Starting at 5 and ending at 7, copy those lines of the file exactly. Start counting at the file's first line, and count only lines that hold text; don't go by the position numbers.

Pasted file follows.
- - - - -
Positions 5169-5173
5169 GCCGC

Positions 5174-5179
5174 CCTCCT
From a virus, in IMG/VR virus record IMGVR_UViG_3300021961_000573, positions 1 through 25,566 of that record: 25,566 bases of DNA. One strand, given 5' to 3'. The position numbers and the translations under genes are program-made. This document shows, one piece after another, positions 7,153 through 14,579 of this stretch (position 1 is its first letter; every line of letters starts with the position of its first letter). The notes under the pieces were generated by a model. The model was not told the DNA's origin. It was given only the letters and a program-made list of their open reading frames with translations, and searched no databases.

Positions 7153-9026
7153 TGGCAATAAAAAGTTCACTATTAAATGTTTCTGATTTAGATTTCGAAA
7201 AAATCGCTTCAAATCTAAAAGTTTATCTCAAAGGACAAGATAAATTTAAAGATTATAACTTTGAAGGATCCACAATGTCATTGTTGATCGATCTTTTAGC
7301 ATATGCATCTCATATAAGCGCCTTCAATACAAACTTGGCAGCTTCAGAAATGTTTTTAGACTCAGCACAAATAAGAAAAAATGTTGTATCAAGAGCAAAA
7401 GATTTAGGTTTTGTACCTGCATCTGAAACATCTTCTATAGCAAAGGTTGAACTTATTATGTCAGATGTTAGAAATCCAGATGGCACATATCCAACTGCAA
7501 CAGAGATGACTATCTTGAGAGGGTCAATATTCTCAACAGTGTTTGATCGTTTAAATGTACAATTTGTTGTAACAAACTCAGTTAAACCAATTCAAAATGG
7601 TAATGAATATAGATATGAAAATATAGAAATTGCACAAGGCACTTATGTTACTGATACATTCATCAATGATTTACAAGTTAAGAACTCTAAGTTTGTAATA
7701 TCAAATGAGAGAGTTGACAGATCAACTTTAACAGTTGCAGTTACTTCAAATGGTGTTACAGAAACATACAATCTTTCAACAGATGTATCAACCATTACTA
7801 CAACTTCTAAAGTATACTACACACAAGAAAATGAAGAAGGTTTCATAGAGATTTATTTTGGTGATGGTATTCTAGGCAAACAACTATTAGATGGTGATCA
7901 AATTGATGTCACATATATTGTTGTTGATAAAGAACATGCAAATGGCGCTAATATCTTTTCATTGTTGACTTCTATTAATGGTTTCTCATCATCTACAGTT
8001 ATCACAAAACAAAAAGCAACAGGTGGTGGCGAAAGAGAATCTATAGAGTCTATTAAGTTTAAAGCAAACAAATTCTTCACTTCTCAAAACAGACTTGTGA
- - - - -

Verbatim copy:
From a virus, in IMG/VR virus record IMGVR_UViG_3300021961_000573, positions 1 through 25,566 of that record: 25,566 bases of DNA. One strand, given 5' to 3'. The position numbers and the translations under genes are program-made. This document shows, one piece after another, positions 7,153 through 14,579 of this stretch (position 1 is its first letter; every line of letters starts with the position of its first letter). The notes under the pieces were generated by a model. The model was not told the DNA's origin. It was given only the letters and a program-made list of their open reading frames with translations, and searched no databases.

Positions 7153-9026
7153 TGGCAATAAAAAGTTCACTATTAAATGTTTCTGATTTAGATTTCGAAA